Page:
Court Tips To Right

While it seems like the Democrats have won pretty much everywhere, The New York Times describes how the Supreme Court is tipping more to the right:

Chief Justice John G. Roberts Jr. emerged as a canny strategist at the Supreme Court this term, laying the groundwork for bold changes that could take the court to the right even as the recent elections moved the nation to the left.

The court took mainly incremental steps in major cases concerning voting rights, employment discrimination, criminal procedure and campaign finance. But the chief justice’s fingerprints were on all of them, and he left clues that the court is only one decision away from fundamental change in many areas of the law.

Whether he will succeed depends on Justice Anthony M. Kennedy, the court’s swing vote. And there is reason to think that the chief justice has found a reliable ally when it counts.

“In the important cases, Kennedy ends up on the right,” said Thomas C. Goldstein, a student of the court and the founder of Scotusblog, which has compiled comprehensive statistics on the current term. The two justices agreed 86 percent of the time.

If Judge Sonia Sotomayor is confirmed by the Senate, she will succeed Justice David H. Souter, a liberal who spent almost two decades on the court. Her record on the federal appeals court in New York suggests that her views are largely in sync with those of Justice Souter, though there is some evidence that she will turn out to be more conservative in criminal cases.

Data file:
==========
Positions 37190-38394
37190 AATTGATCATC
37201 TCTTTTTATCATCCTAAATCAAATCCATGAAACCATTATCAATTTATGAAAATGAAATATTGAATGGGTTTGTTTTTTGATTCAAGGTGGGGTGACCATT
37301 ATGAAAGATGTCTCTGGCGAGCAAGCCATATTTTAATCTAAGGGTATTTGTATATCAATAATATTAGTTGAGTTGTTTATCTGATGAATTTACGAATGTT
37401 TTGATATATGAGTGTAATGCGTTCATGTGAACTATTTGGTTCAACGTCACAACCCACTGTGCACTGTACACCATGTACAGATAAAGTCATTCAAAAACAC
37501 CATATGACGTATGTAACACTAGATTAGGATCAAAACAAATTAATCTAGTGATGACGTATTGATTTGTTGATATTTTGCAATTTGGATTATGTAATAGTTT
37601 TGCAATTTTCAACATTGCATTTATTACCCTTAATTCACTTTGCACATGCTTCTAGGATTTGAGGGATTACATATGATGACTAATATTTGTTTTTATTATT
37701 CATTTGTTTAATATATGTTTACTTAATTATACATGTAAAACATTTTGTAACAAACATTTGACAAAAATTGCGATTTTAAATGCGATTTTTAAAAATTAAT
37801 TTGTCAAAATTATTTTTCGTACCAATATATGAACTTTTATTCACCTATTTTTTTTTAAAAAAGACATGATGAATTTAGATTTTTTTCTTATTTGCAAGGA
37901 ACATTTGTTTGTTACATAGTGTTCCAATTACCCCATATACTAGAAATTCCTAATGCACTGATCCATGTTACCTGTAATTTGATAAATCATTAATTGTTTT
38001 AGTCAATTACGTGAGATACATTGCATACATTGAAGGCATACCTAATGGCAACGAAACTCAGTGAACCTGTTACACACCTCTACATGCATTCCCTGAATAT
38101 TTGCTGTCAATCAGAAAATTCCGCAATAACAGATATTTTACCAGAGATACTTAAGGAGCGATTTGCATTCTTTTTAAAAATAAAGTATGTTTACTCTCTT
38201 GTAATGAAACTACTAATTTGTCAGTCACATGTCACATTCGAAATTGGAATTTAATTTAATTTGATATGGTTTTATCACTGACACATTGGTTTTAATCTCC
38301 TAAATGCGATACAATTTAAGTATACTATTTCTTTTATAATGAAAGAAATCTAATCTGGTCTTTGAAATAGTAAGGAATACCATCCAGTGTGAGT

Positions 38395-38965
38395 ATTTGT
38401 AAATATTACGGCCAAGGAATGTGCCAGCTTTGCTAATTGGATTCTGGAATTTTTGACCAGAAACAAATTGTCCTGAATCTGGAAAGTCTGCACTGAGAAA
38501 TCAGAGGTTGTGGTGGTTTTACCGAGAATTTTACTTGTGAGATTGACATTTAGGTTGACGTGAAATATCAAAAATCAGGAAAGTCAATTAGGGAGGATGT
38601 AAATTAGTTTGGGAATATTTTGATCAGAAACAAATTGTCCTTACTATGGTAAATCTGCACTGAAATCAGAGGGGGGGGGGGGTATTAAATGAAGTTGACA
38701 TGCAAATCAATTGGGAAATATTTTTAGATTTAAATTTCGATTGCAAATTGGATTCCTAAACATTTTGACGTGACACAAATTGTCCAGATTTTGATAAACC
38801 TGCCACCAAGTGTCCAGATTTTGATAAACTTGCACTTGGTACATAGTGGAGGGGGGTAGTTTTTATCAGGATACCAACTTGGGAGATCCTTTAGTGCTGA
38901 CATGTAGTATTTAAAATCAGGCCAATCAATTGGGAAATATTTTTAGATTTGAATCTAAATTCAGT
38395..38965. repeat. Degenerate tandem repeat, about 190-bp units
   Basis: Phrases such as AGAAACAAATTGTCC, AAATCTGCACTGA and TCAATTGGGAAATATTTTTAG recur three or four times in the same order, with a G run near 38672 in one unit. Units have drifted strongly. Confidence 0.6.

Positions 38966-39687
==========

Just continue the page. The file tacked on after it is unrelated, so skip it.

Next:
SCOTUS Blog believes that it won’t be until after the 2016 elections that the court can change direction:

Later in his term, President Obama will likely replace Justice Stevens with someone else on the left. If he is reelected in 2012, he will replace Justice Ginsburg with someone on the left. Nothing changes.

It isn’t until the election of 2016 at the earliest that there is a real prospect for a significant shift to the left in the Court’s ideology. Actuarially, that election is likely to decide which President appoints the successors to Justices Scalia and Kennedy (both on the right, and both 73 now) and Justice Breyer (on the left, and 70 now). Absent an unfortunate turn of health, between now and the summer of 2017 there is no realistic prospect that the Court will turn back to the left.

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